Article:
Over the last century, general discourse concerning the topic of ‘free will’ has become increasingly more pronounced in Western culture—a trend that reflects the rapid development of societal complexity during this period: for especially since the postmodern era, the organisational phenomena of bureaucracy, specialisation, and compartmentalisation have intensified the diffusion not only of responsibility but also of knowledge. Concomitantly, scientific theory has supplanted philosophy as the locus of epistemology, producing theoretical phenomena such as relativity and quantum mechanics and instilling them into the foundation of Western ideology. Effectively, such theories have undermined not just traditional knowledge and wisdom but the very basis for their acquisition, i.e. the subjective perception of an objective reality. In concert, postmodern developments have thus created a culture of disintegrating knowledge and implicit indeterminacy, wherein matters both philosophical and practical are deemed – tacitly more so than explicitly – to be fundamentally uncertain. Crucially, this ideological domination includes the dimension of institutional contradiction; as in, for example, the periodical turnover of scientific axioms, many of which are treated as dogma until they have been deemed falsified and replaced by new axiomatic ‘truths’. Within this culture of impenetrable systemisation and philosophical confusion, the question of free will has arisen to prominence: For at least the last half-century, Western culture has been affirming an inherent inability to determine anything at all, let alone an ideology that is clear, consistent, and stable. Adversely, it has instilled a societal paradigm of reactionary measures against the flux of indeterminable existence, which thus represents the postmodern ideology of Western culture—an ideological inversion of Ideology.
An essay on Understanding (or, understanding for an Understanding of UNDERSTANDING)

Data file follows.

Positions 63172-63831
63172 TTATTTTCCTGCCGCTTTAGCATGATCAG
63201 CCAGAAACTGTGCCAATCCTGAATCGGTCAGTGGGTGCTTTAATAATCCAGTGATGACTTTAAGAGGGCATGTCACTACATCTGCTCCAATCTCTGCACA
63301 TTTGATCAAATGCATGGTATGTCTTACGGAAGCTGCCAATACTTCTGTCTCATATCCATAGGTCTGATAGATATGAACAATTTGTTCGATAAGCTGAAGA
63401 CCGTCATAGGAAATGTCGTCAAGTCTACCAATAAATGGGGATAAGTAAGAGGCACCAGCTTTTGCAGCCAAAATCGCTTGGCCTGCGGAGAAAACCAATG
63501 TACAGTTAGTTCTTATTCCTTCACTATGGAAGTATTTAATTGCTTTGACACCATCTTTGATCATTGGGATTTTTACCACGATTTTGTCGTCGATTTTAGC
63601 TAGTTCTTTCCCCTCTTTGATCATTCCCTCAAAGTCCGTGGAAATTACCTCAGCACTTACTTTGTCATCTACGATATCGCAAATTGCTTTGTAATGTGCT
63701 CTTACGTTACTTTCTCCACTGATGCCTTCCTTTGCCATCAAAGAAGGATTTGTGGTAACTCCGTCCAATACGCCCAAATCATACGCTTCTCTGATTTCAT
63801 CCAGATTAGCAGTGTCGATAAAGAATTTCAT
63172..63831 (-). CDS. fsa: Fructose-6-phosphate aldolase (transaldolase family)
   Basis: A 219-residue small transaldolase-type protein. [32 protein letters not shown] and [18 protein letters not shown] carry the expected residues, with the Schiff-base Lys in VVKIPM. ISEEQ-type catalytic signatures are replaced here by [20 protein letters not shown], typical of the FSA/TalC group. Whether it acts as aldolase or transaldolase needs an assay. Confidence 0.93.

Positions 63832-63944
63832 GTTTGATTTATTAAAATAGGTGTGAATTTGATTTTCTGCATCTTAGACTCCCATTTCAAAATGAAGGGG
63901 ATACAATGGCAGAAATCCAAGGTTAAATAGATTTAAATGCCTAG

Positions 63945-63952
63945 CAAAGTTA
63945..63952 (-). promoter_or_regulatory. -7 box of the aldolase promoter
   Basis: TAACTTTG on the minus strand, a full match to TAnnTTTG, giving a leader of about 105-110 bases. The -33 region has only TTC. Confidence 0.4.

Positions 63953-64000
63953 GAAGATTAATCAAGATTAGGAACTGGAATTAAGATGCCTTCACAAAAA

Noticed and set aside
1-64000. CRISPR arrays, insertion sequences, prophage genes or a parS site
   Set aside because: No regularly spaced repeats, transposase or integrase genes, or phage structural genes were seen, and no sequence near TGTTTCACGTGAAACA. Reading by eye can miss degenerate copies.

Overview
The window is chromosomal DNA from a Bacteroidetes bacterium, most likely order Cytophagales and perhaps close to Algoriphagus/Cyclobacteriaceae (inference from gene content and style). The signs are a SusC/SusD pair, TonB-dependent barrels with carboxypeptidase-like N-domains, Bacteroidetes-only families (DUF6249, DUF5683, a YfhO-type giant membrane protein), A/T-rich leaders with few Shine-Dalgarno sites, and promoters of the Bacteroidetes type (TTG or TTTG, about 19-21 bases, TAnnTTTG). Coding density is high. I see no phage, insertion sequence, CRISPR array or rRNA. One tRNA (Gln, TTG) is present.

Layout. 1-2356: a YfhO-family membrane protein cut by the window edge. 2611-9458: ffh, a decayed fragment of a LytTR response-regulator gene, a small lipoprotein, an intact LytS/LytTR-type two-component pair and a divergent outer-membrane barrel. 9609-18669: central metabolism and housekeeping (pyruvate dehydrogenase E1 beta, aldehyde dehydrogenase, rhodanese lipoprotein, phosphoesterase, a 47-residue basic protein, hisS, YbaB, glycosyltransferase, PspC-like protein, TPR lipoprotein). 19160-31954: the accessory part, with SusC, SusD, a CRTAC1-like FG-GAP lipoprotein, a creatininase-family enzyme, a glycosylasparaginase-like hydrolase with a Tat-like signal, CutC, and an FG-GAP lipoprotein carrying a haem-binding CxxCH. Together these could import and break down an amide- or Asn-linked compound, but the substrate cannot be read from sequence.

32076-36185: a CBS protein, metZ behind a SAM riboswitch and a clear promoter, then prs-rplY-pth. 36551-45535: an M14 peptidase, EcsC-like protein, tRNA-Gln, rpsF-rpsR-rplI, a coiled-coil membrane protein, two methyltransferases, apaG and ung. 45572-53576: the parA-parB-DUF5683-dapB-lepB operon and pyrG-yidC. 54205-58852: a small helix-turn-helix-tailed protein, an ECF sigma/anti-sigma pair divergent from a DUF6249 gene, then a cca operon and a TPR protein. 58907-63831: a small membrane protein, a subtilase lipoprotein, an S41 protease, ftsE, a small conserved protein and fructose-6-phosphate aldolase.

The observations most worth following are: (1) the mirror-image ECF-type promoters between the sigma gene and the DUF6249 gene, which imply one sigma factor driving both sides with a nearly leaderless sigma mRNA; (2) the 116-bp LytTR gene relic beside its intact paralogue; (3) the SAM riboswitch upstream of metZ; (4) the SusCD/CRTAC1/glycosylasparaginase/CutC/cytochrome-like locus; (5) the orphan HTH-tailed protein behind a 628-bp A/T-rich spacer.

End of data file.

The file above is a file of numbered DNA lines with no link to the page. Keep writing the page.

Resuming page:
For the proper philosophical discussion about any particular thing, the identification of the thing itself is more important than the word used to refer to it: A word is merely a tool used to approximate the meaning of a concept, thus enabling an expedient means to refer to that concept in conversation or writing. In a way, this conventional approximation of conceptual meaning highlights the purpose of Philosophy, which I define here as the unmotivated, uncompromised expression of the innate need to Understand. And, Understanding is perhaps the most important concept to philosophise about—which I define here as the pure and thorough attempt to clarify the essence and significance of a thing. Thus for this essay, a cluster of related ‘things’ I consider worthy of discussion are most closely approximated by the word ‘understanding’, with each of these things representing a particular aspect of that concept, thereby being a different sense of its meaning. Hence, I will use the word ‘understanding’ in multiple senses, supported by my definition of each one; and by which I attempt to describe these particular aspects of Mind and Life.
An analysis of a psychology documentary based on the work of Prof Daniel Kahneman (—and not without a touch of sarcasm! 😉 )
The 2013 Horizon Documentary (BBC) How You Really Make Decisions features several psychologists providing their insights on this theme, most prominent of which is Prof Daniel Kahneman, whose best-selling book Thinking, Fast and Slow serves as the basis for the programme.